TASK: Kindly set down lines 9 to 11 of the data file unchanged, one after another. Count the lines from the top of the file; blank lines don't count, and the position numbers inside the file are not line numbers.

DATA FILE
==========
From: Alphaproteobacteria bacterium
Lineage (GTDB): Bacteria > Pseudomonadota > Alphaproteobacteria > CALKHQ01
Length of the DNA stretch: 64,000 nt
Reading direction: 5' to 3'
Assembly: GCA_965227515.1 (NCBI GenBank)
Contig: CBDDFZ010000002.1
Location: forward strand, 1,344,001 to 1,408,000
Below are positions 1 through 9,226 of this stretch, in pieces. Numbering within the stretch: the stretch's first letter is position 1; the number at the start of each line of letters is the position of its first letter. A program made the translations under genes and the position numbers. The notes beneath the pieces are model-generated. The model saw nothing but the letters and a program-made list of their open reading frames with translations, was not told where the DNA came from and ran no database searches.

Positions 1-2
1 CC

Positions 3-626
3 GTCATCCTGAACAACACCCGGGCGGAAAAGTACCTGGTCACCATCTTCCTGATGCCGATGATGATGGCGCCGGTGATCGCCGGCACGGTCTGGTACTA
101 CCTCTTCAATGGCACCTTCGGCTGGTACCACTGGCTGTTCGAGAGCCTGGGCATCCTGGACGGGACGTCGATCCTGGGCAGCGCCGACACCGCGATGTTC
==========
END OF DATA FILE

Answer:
Positions 1-2
1 CC

Positions 3-626